The assertion is this: one of the problems of American photography which has arisen because of the dominance of Fine Art attitudes is an intellectual fascism which deliberately obscures meaning and then taunts the viewer with his lack of understanding. This attitude in photography is well- illustrated in the following manifesto of ‘the Harvard Aesthetes’ taken from Malcolm Cowley’s essay ‘Dos Passos: Poet Against the World’ in After the Genteel Tradition – the italics in the extract are mine. Substitute art photographer for poet:
- That the cultivation and expression of his own sensibility are the only justifiable aims for a poet;
- That originality is his principal virtue:
- That society is hostile, stupid and unmanageable; it is the world of the Philistines, from which it is the poet’s duty and privilege to remain aloof;
- That the poet is always misunderstood by the world and should, in fact, deliberately make himself misunderstandable, for the greater glory of art;
- That he triumphs over the world, at moments, by mystically including it within himself: these are his moments of ecstasy to be provoked by any means in his power — alcohol, drugs, ascetism or debauchery, madness, suicide;
- That art, the undying expression of such moments, exists apart from the world; it is the poet’s revenge on society.
Since this attribute of much of art photography is a state of mind it is difficult to illustrate with concrete examples without them appearing petty and inconsequential. It is manifested in thousands of subtle ways — in an inability to suffer adverse criticism; a readiness to revenge a slight (usually, nowadays, by litigation); a sense that ‘what is right is what you can get away with’, and so on. A small example of each. ..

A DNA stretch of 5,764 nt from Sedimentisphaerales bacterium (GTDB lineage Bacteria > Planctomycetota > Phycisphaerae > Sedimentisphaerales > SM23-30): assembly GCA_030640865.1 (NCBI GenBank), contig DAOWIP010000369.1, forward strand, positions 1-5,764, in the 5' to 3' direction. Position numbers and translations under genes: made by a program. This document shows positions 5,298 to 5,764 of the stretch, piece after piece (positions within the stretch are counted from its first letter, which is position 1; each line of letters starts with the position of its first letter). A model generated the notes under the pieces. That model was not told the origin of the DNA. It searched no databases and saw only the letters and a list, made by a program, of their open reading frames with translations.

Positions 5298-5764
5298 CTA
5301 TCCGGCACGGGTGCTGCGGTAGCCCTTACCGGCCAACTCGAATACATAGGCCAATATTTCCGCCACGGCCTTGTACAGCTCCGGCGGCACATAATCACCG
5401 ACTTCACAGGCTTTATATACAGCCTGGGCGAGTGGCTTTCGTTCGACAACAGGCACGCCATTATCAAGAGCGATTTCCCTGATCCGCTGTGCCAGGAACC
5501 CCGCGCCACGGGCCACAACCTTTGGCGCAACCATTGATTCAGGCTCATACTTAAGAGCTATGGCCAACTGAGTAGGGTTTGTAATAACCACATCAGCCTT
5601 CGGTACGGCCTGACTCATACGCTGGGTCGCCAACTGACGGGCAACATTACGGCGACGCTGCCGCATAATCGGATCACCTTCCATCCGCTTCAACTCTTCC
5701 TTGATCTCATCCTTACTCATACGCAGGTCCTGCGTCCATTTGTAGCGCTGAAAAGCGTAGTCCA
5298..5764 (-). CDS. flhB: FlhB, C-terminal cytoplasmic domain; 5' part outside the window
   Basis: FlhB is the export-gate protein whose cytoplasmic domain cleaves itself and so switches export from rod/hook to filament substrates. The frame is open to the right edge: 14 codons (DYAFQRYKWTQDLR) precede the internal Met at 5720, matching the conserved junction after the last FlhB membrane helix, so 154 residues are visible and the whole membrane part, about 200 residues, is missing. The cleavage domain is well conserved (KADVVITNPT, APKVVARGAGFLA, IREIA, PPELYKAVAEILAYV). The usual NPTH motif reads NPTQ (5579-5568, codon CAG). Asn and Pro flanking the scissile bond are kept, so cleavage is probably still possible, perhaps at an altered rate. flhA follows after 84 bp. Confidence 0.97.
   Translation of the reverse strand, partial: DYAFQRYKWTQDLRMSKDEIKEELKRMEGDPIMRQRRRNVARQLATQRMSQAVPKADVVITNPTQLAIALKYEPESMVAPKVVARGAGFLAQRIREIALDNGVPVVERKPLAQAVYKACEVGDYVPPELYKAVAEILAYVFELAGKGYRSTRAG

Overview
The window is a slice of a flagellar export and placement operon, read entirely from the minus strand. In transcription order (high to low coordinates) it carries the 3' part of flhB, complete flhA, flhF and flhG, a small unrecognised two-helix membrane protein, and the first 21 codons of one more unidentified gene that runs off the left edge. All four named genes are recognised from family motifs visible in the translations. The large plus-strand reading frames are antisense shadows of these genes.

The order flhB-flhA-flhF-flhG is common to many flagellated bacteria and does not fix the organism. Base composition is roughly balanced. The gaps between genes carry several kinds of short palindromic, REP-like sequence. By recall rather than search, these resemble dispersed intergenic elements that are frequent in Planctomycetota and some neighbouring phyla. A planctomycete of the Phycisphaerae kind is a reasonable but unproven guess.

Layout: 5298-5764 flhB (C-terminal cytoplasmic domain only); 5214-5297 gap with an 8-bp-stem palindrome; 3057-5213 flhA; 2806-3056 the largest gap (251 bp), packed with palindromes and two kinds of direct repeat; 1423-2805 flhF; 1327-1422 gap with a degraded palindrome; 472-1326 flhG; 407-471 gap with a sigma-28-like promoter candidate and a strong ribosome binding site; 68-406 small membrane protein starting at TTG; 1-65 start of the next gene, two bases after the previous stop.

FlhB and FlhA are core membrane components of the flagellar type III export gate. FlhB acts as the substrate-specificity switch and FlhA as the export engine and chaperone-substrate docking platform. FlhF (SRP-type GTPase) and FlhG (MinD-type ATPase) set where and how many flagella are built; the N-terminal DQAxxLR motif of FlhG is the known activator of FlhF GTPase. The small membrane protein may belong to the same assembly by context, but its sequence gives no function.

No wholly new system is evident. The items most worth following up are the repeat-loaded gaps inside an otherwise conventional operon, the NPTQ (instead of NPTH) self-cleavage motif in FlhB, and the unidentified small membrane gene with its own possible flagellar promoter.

Due to my prior activities in photographic publishing I have made many friends among the editors of photographic journals. They have often remarked to me that it is becoming increasingly difficult to reproduce photographs with which to illustrate an article or essay. The reason is the photographer’s refusal” to allow permission for publication of the print unless they (the art-photographers) approve of the remarks about them, their work and — believe it or not — they often demand prior approval of the whole text. If the magazine publishes anyway, it is likely to receive a writ from the photographer. Such egomaniacal behaviour would be absurd among writers and their journals, where lengthy quotations are considered ‘fair use’ for critical purposes. No wonder there is such a paucity of intelligent dialogue in photography.